By ROSIE WATERLAND
Now, these two groups could exist together in peace, if it weren’t for the total IMPASSIONED RAGE that grammar police feel the need to express whenever they see an apostrophe in the wrong place.
You would think that, as a writer, I would fall into the grammar police category. I really don’t. Of course I know the rules and follow them, but when I’m on a roll, I tend to care more about getting the message right than the spelling right. So if I’ve been writing for five hours and I get to the end and spot a stuff-up, I forgive myself. I correct it when I see it, but I don’t always do. Shit happens.
But then, that’s just me. For many others, it’s a very different story. This is an issue that some people care about very, VERY deeply.
The grammar police consider it their honour-bound duty to correct the world of words when it has gone askew. They are the men and women who stand up for what they believe and feel the incorrect use of the word ‘whom’ like it’s a dagger through their souls.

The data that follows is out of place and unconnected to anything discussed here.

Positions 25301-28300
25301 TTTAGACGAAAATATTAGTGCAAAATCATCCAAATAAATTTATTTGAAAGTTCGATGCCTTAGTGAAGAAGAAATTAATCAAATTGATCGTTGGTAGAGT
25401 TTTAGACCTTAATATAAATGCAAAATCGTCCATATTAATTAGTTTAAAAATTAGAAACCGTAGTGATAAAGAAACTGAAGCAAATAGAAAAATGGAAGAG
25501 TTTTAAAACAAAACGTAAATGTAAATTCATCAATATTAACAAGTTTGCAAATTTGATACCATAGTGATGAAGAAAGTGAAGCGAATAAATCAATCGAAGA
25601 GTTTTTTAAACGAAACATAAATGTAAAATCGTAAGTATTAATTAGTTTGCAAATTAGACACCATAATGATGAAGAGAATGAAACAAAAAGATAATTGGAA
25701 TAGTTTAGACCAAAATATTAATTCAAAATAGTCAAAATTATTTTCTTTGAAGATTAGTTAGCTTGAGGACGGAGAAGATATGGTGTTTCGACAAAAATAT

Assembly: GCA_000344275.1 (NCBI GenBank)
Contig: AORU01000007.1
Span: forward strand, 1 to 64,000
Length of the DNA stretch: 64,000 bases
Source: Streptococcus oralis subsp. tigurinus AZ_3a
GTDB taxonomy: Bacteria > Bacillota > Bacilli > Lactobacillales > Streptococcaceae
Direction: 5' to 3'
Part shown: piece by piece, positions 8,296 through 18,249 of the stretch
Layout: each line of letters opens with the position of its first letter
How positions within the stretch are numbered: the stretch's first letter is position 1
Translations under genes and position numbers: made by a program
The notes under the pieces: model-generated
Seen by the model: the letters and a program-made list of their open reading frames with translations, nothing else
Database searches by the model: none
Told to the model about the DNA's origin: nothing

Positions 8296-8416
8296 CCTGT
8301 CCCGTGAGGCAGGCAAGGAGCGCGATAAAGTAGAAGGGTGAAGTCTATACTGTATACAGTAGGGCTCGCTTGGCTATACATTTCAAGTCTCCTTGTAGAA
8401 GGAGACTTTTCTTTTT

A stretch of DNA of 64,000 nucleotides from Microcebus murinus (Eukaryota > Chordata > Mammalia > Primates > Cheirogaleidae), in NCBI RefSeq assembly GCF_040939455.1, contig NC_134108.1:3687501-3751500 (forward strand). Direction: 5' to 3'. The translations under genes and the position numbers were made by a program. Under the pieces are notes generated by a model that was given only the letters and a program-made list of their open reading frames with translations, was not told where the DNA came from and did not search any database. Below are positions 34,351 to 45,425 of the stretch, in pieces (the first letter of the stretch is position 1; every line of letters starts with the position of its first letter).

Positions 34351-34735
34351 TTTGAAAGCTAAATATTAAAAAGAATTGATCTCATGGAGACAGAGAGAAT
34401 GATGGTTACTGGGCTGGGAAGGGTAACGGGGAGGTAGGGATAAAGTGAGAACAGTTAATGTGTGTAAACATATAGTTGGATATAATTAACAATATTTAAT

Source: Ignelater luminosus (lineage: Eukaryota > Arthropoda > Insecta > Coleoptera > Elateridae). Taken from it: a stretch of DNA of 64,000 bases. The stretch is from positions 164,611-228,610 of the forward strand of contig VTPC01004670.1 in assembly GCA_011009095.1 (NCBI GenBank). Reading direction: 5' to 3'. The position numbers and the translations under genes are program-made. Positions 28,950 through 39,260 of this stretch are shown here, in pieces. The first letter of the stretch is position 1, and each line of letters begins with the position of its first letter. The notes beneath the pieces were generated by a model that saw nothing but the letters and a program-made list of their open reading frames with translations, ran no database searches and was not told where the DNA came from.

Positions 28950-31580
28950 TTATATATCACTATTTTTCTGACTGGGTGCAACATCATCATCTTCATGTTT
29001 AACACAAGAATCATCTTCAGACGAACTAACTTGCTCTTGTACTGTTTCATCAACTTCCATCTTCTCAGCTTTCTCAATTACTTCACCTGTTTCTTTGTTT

They are the men and women who fight the good fight, even when it feels impossible to win. They are the men and women who cried when ‘totes’ became a thing. They are heroes, dammit. Heroes who take the time to correct the mistakes I gloss over because I just don’t have a pure enough soul.
However you react to language and grammar stuff-ups: there’s no denying that rules are rules. And these are the most common ones that are broken:
1. Overusing the word literally